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What I’ve been reading

November 26th, 2006

Never saw it coming by Karen Cerulo is a study of disaster preparedness or rather its absence. Cerulo argues that the failure to prepare for disaster is not a matter of individual incompetence or fecklessness. Rather she argues it reflects a bias towards optimism that is deeply embedded in American culture.

In the abstract the argument seems convincing, and there is plenty of psychological evidence to support it. But I find myself disagreeing with a lot of the detailed argument. On the one hand, some disasters can’t be prepared for in any effective fashion, so it makes sense not to worry about them.

On the other hand, Cerulo cites as an example of successful preparedness the massive Y2K remediation effort undertaken in the United States. As I’ve pointed out on many occasions, other countries undertook no preparation and came out fine. Russia and Italy are notable examples – the US State Department issued a travel advisory for Italy as did UK authorities and Australia actually evacuated its embassy in Moscow leaving a skeleton staff to wait out the cataclysm. This isn’t being wise after the event. Once the 2000 fiscal year began with no serious incidents it was obvious that for anyone except nuclear reactor managers and the like, ‘fix on failure’ was the optimal response.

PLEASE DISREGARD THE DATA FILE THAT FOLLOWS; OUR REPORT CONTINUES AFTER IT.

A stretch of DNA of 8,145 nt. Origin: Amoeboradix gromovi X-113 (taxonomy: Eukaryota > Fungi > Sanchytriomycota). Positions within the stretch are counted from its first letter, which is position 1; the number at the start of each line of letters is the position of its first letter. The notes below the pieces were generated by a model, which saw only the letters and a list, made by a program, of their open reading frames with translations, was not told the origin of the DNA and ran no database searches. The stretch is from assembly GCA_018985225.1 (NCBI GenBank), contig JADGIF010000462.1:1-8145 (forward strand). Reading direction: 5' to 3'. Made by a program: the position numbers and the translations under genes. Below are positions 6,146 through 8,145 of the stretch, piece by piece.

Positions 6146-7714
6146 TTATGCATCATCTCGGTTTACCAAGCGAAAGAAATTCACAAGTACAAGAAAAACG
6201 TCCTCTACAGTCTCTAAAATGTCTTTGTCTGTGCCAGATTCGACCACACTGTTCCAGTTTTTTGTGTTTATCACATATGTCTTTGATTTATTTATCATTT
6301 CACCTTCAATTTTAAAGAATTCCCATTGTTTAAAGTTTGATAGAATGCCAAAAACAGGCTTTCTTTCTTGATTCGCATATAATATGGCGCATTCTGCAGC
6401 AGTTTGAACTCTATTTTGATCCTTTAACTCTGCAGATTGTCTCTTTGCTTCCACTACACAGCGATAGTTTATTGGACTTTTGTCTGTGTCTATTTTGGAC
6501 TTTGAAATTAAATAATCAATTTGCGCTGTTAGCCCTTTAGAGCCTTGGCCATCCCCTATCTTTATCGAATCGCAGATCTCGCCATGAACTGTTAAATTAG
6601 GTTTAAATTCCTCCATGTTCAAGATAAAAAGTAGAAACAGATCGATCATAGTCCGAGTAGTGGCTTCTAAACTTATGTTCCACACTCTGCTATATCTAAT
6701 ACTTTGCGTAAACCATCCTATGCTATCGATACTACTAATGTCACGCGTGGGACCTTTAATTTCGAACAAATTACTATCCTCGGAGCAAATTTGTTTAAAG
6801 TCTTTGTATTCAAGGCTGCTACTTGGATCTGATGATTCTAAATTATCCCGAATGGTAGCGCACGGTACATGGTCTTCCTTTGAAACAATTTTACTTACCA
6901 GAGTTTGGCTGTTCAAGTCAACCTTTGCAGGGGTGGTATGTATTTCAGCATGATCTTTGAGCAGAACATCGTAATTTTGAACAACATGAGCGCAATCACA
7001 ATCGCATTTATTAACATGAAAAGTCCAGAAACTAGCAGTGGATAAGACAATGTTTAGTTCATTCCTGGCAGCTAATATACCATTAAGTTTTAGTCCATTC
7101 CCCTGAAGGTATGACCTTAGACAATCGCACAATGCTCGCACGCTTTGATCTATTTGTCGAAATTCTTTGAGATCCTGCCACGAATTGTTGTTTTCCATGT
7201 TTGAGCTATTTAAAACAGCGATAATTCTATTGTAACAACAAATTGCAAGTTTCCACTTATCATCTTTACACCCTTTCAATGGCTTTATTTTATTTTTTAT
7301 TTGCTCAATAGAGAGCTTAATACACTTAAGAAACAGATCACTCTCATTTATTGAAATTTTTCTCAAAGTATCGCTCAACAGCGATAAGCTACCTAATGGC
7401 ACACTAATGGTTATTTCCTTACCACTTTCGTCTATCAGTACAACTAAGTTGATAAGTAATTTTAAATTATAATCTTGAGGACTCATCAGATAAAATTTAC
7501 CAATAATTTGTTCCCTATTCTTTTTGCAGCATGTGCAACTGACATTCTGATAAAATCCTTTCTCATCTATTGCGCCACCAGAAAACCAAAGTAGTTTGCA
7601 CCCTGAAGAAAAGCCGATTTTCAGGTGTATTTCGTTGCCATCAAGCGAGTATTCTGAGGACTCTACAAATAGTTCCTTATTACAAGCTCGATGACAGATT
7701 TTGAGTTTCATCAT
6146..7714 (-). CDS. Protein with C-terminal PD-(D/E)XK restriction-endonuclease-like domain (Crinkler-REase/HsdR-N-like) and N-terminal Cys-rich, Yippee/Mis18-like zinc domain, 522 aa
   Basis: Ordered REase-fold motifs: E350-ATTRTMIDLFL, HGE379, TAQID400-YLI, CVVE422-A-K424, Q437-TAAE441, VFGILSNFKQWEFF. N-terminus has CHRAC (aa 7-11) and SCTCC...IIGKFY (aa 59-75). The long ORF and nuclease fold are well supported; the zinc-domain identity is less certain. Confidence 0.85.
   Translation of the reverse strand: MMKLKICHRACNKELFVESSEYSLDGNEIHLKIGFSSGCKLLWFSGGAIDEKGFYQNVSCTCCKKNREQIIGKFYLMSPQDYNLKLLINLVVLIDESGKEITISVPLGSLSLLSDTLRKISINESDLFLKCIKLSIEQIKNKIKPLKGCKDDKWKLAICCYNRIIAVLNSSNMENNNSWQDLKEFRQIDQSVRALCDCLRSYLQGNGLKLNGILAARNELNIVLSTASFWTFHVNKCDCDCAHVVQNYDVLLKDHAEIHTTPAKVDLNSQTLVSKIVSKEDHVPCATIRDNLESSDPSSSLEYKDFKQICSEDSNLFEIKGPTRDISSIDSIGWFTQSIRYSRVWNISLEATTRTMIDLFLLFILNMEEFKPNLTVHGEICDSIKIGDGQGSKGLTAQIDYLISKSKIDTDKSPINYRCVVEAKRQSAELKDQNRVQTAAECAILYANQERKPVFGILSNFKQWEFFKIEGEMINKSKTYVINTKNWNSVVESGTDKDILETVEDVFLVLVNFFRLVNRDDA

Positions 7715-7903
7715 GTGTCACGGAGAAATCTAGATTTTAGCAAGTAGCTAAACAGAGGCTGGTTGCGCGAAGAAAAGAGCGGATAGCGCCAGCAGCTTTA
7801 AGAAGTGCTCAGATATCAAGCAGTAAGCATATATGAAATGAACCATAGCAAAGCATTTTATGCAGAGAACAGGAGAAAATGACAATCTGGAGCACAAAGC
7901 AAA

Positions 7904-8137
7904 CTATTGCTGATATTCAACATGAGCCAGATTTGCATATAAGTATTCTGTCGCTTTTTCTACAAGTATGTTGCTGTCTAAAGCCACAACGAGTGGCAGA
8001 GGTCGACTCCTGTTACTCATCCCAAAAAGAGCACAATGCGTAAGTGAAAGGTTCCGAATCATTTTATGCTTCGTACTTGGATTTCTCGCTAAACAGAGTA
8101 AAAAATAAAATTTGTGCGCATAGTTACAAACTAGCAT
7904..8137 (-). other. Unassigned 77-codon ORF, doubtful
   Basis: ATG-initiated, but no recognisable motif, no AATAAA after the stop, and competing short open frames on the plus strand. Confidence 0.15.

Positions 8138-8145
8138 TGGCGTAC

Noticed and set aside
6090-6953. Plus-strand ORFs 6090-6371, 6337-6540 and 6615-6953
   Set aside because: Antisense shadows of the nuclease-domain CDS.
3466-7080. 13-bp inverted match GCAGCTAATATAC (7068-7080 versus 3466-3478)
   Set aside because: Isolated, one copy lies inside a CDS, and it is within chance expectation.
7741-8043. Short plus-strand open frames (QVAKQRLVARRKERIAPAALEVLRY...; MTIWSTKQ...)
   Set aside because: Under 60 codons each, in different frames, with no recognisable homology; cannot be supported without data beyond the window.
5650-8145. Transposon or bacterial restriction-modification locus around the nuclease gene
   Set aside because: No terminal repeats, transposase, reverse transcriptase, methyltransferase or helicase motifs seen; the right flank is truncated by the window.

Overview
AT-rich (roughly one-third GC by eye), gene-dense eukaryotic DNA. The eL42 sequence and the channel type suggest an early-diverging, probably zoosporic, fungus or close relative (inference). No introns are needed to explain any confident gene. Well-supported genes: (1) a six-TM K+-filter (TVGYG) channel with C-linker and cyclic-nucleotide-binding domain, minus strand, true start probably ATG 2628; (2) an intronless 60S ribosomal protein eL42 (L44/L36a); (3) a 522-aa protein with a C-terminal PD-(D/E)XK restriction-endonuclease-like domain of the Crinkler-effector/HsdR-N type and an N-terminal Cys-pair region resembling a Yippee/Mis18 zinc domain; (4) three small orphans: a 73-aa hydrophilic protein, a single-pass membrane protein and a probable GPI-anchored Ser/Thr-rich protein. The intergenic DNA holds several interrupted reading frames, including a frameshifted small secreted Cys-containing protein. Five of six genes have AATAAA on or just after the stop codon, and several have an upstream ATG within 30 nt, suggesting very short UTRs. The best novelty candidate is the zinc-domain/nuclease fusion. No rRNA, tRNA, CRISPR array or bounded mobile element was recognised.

I’m not sure what to make of my disagreements on the details.Some disagreements is to be expected in any detailed argument. But the range of disagreement leads me to think that maybe handling low-probability catastrophic risk is something we are not very good at, sometimes preparing for non-existent risks and at other times failing to foresee obvious possibilities.

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  1. BigDave
    November 26th, 2006 at 22:34 | #1

    John,